Biller's federal countersuit has caused a number of cases to be refiled, specifically ones in which he defended Toyota. One of them involves Penny Green, a 20-year-old quadriplegic paralyzed in 2005 when the roof of her 1997 Camry caved in during a rollover accident outside Ft. Worth, Texas. Green's original case, filed in 2006 and defended by Biller, was settled after Toyota produced a limited number of documents regarding the testing and evaluation of the Camry's roof strength. Biller claims his bosses at Toyota instructed him to conceal evidence from Green's attorney, including test results that he says showed that none of Toyota's vehicles met safety requirements regarding head clearance. Toyota denies this. In a statement to NEWSWEEK, Mike Michels says Toyota's vehicles "meet or exceed federal safety standards for this and other tests." Asked about withholding evidence, Michels says, "Toyota routinely produces documents concerning the design, testing, evaluation and engineering of the product. Under its general practices, these documents are maintained by Toyota for as long as the business or legal needs exist."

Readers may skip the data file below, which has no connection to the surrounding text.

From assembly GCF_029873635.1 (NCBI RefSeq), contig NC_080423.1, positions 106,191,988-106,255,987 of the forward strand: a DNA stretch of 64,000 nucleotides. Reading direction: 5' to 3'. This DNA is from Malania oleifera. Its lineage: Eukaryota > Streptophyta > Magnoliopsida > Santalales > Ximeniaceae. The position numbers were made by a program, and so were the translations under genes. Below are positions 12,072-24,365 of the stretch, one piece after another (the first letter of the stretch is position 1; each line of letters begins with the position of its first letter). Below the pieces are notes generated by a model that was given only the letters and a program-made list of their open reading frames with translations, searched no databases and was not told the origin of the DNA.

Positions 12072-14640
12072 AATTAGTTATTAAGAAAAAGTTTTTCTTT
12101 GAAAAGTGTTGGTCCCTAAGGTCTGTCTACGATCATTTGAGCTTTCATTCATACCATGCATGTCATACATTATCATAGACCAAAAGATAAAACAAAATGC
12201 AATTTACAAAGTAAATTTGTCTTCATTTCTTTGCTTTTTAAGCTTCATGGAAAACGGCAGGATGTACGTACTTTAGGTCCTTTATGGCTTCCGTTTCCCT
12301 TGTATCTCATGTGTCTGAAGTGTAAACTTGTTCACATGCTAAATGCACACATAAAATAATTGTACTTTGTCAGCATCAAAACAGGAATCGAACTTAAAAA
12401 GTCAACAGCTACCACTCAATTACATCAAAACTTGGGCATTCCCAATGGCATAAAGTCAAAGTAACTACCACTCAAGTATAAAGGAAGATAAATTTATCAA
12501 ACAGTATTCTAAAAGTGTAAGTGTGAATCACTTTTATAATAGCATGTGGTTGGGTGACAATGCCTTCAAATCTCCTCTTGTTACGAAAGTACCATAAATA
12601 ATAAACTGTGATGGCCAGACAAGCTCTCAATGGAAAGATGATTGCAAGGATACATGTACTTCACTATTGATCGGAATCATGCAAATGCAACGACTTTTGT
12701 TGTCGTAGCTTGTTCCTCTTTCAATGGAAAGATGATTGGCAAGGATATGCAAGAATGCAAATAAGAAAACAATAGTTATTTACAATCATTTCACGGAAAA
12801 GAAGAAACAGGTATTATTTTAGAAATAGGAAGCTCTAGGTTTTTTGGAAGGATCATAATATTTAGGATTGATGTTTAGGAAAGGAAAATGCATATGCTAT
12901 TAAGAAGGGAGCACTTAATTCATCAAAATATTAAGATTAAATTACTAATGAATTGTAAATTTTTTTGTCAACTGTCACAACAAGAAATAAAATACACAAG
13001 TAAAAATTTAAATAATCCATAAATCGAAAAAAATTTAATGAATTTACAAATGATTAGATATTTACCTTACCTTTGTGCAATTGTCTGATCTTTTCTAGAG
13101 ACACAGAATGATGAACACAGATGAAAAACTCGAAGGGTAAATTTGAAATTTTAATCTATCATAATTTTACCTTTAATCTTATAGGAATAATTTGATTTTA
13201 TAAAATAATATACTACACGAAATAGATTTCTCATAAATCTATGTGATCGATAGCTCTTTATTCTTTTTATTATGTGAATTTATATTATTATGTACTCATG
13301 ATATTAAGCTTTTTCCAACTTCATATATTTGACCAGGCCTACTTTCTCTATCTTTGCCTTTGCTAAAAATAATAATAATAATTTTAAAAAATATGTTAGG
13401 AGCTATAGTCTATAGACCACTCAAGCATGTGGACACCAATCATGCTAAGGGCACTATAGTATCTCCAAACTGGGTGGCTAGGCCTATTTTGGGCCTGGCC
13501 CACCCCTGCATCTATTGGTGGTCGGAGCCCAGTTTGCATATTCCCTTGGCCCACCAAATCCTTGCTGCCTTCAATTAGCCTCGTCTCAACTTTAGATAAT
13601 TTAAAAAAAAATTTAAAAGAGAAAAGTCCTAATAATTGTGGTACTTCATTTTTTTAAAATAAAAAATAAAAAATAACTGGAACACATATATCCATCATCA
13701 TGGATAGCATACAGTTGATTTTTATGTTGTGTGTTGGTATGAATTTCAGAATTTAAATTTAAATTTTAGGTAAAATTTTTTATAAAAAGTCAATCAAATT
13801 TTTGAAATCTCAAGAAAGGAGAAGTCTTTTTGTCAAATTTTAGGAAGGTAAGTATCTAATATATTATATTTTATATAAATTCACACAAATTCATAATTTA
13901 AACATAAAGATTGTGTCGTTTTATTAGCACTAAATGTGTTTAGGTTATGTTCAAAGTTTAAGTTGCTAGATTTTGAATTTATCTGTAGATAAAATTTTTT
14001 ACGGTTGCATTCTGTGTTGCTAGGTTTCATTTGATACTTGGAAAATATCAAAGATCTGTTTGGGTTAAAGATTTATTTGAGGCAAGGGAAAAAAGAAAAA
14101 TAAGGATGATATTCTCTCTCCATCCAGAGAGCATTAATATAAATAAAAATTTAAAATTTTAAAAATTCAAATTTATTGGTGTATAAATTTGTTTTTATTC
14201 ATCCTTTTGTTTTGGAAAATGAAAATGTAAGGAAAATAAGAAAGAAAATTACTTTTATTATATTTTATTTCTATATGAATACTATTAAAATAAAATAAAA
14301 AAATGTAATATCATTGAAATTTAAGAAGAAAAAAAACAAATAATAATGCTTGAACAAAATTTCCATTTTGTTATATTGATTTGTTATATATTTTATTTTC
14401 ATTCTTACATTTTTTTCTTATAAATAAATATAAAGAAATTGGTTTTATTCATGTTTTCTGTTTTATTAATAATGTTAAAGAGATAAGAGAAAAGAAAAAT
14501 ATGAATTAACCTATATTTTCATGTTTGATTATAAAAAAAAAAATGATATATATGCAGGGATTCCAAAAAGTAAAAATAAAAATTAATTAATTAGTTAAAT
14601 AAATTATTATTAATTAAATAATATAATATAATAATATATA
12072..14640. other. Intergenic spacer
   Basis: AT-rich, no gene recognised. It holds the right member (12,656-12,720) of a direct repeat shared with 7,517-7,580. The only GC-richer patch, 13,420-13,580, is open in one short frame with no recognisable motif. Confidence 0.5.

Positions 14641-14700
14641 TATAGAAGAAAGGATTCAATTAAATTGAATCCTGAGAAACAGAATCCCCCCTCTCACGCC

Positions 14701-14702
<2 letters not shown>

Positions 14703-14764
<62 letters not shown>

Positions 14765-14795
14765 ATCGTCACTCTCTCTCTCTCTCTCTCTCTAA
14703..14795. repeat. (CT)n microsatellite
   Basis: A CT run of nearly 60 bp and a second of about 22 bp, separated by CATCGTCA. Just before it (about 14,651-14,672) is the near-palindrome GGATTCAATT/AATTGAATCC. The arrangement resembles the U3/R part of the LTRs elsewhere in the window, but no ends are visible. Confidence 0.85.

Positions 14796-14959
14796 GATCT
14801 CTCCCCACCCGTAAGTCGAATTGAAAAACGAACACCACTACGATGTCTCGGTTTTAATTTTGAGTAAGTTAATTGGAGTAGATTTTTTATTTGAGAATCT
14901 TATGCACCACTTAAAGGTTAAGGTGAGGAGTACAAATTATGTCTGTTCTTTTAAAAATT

Whether that means that Toyota ever deliberately withheld any evidence remains to be seen. As part of Green's refiled case, her attorney, Jeff Embry, subpoenaed Biller to appear in court, which he did last Thursday. Minutes before the trial was to begin, Toyota successfully petitioned the Texas Supreme Court to issue an emergency stay of the case. Not long afterward, Rep. Darrell Issa, a California Republican and the ranking minority member of the House Oversight Committee, subpoenaed Biller's documents.

"If what Biller says is true, that there was a systematic corporate approach to violating court orders all over country, this is going to spell serious trouble for Toyota," says Embry.

Toyota enters Tuesday's House Energy and Commerce Committee hearing on the heels of a double whammy of bad news. On Monday, it revealed not only that federal prosecutors have launched a criminal investigation into its safety problems, but also that the Securities and Exchange Commission has subpoenaed documents related to unintended acceleration and the company's disclosure practices.

The House Oversight Committee will hold its hearing Wednesday morning. In attendance will be Toyota CEO Akio Toyoda, who will likely face tough questions regarding the 2007 recall Toyota says it successfully limited to 55,000 vehicles, as well as anything that emerges from the Biller documents. Officials from the National Highway Traffic Safety Administration will also be there and could face questions regarding e-mails that insurance company State Farm has released showing that it first contacted NHTSA in 2004 with complaints that its customers driving Toyotas were seeing a pattern of unintended acceleration. Committee members will also likely ask questions related to the cultural differences between Japan and the U.S., and how that may have led to some of these safety or communication problems.